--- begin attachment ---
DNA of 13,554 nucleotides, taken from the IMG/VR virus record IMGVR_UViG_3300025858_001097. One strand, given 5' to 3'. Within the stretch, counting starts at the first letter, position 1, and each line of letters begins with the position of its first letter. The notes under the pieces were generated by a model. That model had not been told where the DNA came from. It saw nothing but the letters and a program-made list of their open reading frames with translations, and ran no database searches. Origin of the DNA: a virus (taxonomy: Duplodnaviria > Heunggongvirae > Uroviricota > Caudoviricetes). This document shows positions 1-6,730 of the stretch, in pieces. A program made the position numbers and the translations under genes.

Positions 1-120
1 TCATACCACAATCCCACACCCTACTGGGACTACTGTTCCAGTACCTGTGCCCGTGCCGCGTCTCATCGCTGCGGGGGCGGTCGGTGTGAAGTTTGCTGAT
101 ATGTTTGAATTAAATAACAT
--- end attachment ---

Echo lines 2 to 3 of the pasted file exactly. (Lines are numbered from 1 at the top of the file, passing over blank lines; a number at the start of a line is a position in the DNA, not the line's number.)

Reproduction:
Positions 1-120
1 TCATACCACAATCCCACACCCTACTGGGACTACTGTTCCAGTACCTGTGCCCGTGCCGCGTCTCATCGCTGCGGGGGCGGTCGGTGTGAAGTTTGCTGAT